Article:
Archaeologist left mark on Tiny ... artifacts in a Museum

By Jindra Rutherford

Many years ago, when I worked as women's editor of an Etobicoke weekly, I interviewed and wrote about a most remarkable man. A builder by vocation and an archaeologist by avocation, Frank Ridley was destined to go far beyond the scope of an amateur archaeologist.

From Kenneth E. Kidd, then the curator of ethnology at the Royal Ontario Museum, he received a thorough grounding in excavating techniques and existing literature on Indian archaeology. He published dozens of studies and monographs, has been quoted extensively in learned journals and delivered numerous lectures and papers to university audiences.

He was the first to propound the theory of dual passage into North America: via the Bering Strait from Asia and the Atlantic from Europe. He had noticed the striking similarities between northeastern Canadian pottery and that of northwestern Europe. But he needed more evidence. In 1959, he was invited by the Chinese to come and interpret Canadian archaeological research. While in China, he searched for evidence but found none. As a gesture of gratitude to the Chinese for their help in his search, he donated two boxes of Huron artifacts, containing four restored clay vessels, a selection of pipes, stone implements and bone objects. This part of Huronia's history was subsequently displayed in a Beijing museum. It was the first instance of archaeological material passing from the West to China.

Ridley continued his journey to Moscow and there, in the State Historical Museum in the Red Square, he made a momentous discovery: the earliest northeastern Canadian potsherds of 500 B.C. showed striking similarities in decorative techniques to the Russian potsherds of 1000 B.C.

But Ridley also left his mark on Tiny Township. He added a wealth of information on Huron Indians of the Bear clan when he located the village of Ossossané (pronounced Oss-so-saa-nee), meaning "where a mountain is split in two". This had been the head quarters of the Jesuit Mission until 1939 when the Mission center was moved to Sainte-Marie near Midland.

Locating the Village was the first step toward what Ridley had been searching for: the famous bone pit. Famous because Jean de Brébeuf, one of the Jesuit missionaries, in his letters to France, had described in detail the ceremony of the Great Feast of the Dead that had taken place at Ossossané in May 1636. (Who has not seen the sign on County Road 6 between Wyevale and Perkinsfield, south of Conc. 8).

Once in 10 or 12 years, the Hurons from a clan's villages brought the remains of their dead for a final burial in a huge pit. After three days of feasting and dancing, the dead, along with many artifacts and treasures, were lowered into the pit, which was lined with beaver furs. Nearly 100 such pits have been found in Northern Simcoe.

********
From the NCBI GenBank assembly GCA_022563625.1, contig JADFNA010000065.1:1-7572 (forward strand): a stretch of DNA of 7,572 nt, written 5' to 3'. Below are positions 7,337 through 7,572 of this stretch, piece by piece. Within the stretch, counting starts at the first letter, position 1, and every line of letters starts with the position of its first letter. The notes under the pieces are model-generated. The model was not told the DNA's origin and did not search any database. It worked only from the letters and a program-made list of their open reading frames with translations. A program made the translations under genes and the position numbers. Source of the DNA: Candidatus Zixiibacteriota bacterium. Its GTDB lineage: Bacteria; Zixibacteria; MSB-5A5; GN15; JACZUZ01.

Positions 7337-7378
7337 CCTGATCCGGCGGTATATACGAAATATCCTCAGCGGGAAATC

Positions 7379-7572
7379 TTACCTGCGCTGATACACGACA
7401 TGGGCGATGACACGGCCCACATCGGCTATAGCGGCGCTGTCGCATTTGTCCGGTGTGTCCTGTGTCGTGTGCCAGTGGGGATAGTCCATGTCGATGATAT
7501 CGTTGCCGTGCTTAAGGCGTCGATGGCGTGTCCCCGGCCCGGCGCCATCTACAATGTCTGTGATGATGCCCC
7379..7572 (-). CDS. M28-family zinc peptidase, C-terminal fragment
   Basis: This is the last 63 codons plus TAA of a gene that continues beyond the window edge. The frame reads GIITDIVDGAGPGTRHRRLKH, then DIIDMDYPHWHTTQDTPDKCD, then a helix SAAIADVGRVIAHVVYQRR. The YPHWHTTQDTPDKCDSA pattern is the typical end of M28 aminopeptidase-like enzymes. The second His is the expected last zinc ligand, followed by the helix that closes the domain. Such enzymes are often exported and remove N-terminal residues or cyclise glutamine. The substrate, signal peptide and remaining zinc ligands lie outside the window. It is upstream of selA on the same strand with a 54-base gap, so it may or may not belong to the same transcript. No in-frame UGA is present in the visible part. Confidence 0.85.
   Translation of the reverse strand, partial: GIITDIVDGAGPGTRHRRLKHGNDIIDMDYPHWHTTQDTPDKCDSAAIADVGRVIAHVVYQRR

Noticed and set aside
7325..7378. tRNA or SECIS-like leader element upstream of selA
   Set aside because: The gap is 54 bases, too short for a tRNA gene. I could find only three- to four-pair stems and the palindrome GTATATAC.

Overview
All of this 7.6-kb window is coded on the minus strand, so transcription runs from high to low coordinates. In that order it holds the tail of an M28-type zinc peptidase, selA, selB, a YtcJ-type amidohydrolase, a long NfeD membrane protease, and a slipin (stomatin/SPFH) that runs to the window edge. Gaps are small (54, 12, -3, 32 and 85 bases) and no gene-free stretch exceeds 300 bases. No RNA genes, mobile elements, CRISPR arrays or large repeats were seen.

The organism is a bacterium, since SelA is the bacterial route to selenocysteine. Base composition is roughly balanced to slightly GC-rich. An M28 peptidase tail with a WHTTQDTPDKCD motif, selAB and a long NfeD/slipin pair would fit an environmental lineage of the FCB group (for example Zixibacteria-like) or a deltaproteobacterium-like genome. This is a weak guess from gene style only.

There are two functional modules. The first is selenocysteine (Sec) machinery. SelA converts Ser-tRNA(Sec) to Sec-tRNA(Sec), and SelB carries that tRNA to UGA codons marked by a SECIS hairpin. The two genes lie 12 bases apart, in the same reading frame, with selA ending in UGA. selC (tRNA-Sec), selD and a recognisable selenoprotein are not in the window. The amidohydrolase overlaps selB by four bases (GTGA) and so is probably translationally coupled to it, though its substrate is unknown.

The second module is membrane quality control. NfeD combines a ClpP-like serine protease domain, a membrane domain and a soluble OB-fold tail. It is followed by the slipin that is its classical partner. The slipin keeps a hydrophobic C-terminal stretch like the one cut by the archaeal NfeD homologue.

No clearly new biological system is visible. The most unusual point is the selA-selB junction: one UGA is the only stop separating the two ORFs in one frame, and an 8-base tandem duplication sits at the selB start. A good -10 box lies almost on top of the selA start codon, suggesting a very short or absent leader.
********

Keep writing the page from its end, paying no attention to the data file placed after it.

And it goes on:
The pit at Ossossané was excavated in 1947 and 1948 by Kidd, Ridley and a team of ROM archaeologists. It contained the bones of close to 600 Hurons. Among the artifacts were the following: clay pipes (some with human effigies), European beads acquired by trade, stone discs (sun worship symbols), pottery fragments, totems (bear symbols), stone and shell wampum (money). You may see some of these objects in the Huronia Museum in Midland, courtesy of Frank Ridley who donated them. And, while you are there, take a good look at the exquisite Huron soapstone carving of a human head. Only one-and-three-quarters of an inch long, it is one of the finest examples of Huron art. (I found it strangely reminiscent of the Greek cycladic figures of 3200 B.C. that had inspired Picasso, Modigliani and others.) Ridley had found it on the surface of the Vints settlement (Conc. 11) in Tiny Township, a site that has been dated to ca. 1640.

Ridley has left us another - this time living - legacy: Tiny Marsh. From the Jesuit maps of Huronia, he knew that the location of Tiny Marsh had been a lake in the 17th century and he decided to save. In 1954, he asked the Township to re-flood this troublesome property (see Recollections, Township of Tiny) to create a wildlife sanctuary and limited hunting area.

In 1966, some 1400 acres were set aside for just this purpose and administered by the Department of Lands and Forests. In 1972, the Marsh came under the jurisdiction of the Ministry of Natural Resources and is now a marvelous network of nature trails.

Frank Ridley died 11 years ago and, fittingly, the curator of the Huronia Museum, Jamie Hunter, was one of the pallbearers.

This then, in a way, is a belated tribute to a remarkable man whose research has greatly enriched our knowledge of Huron archaeology and whose environmental awareness has helped preserve for us a precious resource - the Tiny Marsh.